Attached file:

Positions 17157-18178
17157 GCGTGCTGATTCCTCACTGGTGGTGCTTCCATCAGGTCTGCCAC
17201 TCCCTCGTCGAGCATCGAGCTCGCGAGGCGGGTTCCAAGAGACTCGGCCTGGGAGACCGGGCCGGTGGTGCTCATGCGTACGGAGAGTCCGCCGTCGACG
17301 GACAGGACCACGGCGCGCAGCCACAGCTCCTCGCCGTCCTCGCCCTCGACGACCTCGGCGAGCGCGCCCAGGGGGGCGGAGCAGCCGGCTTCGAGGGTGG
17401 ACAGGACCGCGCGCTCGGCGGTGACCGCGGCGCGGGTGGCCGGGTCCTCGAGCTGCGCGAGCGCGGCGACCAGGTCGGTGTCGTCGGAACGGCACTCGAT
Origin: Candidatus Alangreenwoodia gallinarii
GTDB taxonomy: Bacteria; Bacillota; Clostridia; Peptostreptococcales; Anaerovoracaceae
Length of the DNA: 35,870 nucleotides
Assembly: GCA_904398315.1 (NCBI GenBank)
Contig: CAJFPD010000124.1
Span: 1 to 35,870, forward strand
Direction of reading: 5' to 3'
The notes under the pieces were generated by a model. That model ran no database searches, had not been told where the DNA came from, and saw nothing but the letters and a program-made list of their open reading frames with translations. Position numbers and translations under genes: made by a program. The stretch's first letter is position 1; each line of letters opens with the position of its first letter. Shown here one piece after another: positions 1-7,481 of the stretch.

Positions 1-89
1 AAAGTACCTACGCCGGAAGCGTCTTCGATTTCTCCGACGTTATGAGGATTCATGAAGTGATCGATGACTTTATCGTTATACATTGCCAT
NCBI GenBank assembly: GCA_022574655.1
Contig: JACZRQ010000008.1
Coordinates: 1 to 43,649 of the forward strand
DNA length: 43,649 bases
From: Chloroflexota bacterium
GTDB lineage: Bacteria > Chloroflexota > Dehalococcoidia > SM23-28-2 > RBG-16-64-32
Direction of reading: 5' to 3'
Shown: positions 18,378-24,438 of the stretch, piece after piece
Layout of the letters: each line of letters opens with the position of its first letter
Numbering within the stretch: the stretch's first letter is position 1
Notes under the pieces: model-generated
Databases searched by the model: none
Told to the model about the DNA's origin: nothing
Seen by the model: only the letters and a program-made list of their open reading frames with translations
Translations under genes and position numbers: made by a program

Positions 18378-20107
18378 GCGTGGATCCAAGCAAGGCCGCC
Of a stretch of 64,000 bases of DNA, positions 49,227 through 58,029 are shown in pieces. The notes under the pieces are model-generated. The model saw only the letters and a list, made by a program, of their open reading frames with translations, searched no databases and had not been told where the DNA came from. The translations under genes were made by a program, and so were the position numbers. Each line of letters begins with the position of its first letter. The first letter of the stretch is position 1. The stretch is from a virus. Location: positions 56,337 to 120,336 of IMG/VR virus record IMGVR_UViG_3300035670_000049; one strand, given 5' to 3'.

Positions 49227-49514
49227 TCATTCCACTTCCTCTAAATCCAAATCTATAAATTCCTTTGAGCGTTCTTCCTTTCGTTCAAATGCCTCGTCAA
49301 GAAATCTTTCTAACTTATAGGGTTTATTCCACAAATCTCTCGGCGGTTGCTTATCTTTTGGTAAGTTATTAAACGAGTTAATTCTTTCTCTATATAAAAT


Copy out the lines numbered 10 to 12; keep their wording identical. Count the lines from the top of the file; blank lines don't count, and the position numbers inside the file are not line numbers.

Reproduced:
Contig: CAJFPD010000124.1
Span: 1 to 35,870, forward strand
Direction of reading: 5' to 3'